There are over 2,600 National Historic Landmarks in the United States and it
would be nearly impossible for any one person to travel them all.
So, allow us to bring a piece of history alive, one historic site at a time.
Recently, ForAmerica visited the Kennedy Space Center in Cape Canaveral, Florida. After five decades, NASA’s John F. Kennedy Space Center continues to lead America’s adventure into space. Kennedy shares a boundary with the Merritt Island National Wildlife Refuge on Florida’s east coast (primarily in Cape Canaveral, Florida), where nature and technology co-exist. The refuge includes about 140,000 acres on land and water and provides a wide variety of habitats, including coastal dunes, saltwater estuaries and marshes, freshwater impoundments, scrub, pine flatwoods, and hardwood hammocks that provide habitat for more than 1,500 species of plants and animals.* Just to give you an idea how much land NASA owns off the coast of Florida, Disney World - less than an hour away from Cape Canaveral - opened in 1971 with 25,000 acres of land (they have since added several thousand more acres).
When arriving at the Kennedy Space Center, try to arrive when the center opens. Currently operating under COVID restrictions, the center is open from 10am-4pm daily. If you arrive when opening, the National Anthem is played precisely at 10am. There is nothing more American than walking into a facility with such history. Everyone stops what they are doing to place hand over heart and pay their proper respects.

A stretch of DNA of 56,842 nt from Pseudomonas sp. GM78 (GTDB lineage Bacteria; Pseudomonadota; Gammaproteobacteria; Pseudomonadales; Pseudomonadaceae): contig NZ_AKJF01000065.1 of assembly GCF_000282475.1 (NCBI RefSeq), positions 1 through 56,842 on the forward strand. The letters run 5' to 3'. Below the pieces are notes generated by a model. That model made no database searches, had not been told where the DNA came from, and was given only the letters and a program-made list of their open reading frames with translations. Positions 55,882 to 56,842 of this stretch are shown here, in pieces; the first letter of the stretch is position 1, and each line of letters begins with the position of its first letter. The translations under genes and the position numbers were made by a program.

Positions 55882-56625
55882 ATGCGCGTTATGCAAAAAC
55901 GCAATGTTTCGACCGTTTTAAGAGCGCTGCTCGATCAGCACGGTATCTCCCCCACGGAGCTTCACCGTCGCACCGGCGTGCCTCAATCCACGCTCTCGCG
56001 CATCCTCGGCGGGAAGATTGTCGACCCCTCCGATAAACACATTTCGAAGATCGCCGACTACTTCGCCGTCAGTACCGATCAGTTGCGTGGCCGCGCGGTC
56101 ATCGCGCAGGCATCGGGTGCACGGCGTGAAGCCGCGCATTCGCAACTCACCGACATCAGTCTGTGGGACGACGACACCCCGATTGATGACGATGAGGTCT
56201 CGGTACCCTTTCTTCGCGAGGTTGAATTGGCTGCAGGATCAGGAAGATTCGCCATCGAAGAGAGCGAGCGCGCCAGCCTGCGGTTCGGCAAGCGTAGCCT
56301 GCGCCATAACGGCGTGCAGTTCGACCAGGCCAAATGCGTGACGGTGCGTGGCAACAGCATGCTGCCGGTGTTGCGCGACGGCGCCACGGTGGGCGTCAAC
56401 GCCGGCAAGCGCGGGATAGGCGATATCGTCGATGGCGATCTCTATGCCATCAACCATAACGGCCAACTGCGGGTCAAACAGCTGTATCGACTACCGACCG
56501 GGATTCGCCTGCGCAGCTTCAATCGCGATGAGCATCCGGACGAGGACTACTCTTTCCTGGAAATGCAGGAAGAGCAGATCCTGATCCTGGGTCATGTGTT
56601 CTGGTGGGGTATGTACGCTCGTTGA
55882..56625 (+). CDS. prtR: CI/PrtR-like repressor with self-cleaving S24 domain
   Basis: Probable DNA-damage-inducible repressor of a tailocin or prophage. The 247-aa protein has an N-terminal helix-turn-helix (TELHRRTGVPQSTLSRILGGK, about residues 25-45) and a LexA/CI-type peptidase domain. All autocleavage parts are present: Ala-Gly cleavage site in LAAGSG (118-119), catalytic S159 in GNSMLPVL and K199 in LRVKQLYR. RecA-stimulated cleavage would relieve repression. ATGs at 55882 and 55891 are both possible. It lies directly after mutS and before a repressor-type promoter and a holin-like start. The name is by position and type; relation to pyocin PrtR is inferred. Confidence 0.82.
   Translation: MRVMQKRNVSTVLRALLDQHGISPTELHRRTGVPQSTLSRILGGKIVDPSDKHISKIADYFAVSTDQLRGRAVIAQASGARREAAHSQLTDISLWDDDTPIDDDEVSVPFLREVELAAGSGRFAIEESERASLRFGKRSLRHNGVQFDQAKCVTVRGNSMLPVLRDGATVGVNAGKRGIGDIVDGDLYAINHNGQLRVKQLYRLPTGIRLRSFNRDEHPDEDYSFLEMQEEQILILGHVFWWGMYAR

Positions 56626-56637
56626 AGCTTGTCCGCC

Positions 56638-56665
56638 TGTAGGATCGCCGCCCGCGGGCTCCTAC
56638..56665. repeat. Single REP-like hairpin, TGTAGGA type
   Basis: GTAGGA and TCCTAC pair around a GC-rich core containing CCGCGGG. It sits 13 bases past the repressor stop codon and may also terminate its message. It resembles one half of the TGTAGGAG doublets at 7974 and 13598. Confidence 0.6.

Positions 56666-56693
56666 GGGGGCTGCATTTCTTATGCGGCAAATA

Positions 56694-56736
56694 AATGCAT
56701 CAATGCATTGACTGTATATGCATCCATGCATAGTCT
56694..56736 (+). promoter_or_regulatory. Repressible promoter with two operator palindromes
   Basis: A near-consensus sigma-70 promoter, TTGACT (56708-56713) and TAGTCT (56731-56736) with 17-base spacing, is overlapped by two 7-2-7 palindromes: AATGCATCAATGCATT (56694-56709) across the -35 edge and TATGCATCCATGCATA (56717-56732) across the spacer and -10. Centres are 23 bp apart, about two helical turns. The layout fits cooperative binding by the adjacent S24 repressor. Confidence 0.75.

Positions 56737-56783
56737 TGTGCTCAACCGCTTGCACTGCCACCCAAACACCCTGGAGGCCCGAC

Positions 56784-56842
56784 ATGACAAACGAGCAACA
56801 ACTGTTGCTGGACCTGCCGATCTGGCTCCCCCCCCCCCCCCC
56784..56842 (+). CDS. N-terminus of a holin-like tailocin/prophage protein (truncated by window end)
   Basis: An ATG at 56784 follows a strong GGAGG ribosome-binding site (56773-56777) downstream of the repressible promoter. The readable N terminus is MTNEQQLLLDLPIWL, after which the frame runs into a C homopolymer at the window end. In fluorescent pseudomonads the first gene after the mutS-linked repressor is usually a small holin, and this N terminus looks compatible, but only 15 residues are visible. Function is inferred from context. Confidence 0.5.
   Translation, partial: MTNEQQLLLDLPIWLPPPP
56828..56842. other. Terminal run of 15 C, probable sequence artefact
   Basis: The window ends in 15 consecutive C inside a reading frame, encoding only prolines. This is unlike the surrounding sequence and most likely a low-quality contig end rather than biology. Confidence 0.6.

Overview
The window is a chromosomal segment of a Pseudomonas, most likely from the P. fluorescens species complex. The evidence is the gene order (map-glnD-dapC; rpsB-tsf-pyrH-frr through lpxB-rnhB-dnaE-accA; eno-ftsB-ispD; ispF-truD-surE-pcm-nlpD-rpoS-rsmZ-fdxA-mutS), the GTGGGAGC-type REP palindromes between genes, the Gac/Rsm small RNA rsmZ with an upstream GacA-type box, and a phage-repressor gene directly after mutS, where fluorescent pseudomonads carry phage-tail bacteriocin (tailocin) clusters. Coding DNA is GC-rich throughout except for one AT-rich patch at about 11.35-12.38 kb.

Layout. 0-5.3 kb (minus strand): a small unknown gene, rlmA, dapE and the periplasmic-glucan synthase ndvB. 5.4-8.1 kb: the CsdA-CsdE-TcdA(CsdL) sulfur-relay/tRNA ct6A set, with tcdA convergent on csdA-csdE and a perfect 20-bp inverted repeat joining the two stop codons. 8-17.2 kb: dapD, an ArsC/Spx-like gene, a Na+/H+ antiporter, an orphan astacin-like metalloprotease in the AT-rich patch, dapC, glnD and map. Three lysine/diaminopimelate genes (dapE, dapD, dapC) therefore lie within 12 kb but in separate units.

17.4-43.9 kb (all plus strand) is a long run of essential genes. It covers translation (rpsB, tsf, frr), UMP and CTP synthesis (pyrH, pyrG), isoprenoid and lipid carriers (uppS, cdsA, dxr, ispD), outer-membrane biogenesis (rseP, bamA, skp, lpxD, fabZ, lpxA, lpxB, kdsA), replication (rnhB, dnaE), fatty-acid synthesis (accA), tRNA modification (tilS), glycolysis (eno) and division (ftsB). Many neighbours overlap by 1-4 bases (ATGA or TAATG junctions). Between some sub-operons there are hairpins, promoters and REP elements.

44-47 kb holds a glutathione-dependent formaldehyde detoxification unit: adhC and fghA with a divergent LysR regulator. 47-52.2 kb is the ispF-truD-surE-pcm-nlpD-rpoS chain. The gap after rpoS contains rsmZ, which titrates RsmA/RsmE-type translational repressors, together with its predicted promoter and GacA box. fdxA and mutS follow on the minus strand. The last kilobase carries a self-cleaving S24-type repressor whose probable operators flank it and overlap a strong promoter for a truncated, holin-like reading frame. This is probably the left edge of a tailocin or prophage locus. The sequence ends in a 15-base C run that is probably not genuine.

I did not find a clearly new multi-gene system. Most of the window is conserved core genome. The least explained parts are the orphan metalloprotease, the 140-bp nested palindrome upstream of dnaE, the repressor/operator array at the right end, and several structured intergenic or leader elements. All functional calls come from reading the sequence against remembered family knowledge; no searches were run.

Immediately upon entering, patrons are greeted with the Heroes and Legends U.S. Astronaut Hall of Fame. In addition, a garden of rocket and space capsules in the center of the park, provides an instant sense of awe and achievement.
One of the most memorable parts of the Kennedy Space Center is the tribute to those astronauts who made the ultimate sacrifice as part of the U.S. space exploration program. Three fatal space tragedies: the Apollo 1 fire on Jan. 27, 1967, the Challenger Shuttle disaster on Jan. 28, 1986 and the Columbia Shuttle accident on Feb. 1, 2003. All the astronauts who lost their lives as a result of the those three space disasters are remembered with a beautifully designed wall with their names in lights. Part of the tribute includes several plaques and decorative pieces. For those old enough to remember the disasters, you quickly recall the names of the astronauts. The younger generation can read the plaques and learn more about the sacrifices made by those we lost.
You can’t miss the entrance to the home of space shuttle Atlantis: a mighty full-scale space shuttle stack of two solid rocket boosters and an orange external tank. Inside, Atlantis is displayed as only astronauts have seen her in space, rotated 43.21 degrees with payload doors open and Canadarm extended, as if just undocked from the International Space Station (ISS). One of three space-flown shuttles displayed in the United States, Space Shuttle Atlantis® showcases the orbiter spacecraft and tells the story of NASA’s 30-year Space Shuttle Program.*
Visionary leaders like President Ronald Reagan and John F. Kennedy were committed to America's "Race to Space" achievements. Recently, President Donald J. Trump reenergized America's thirst for space missions when he created the branch of military known as Space Force. With environmental concerns and the potential for enormous comets and meteors closely entering earth's atmosphere, mankind's well being could depend on how quickly we can establish large space stations and colonies on the Moon and Mars.
*From the Kennedy Space Center website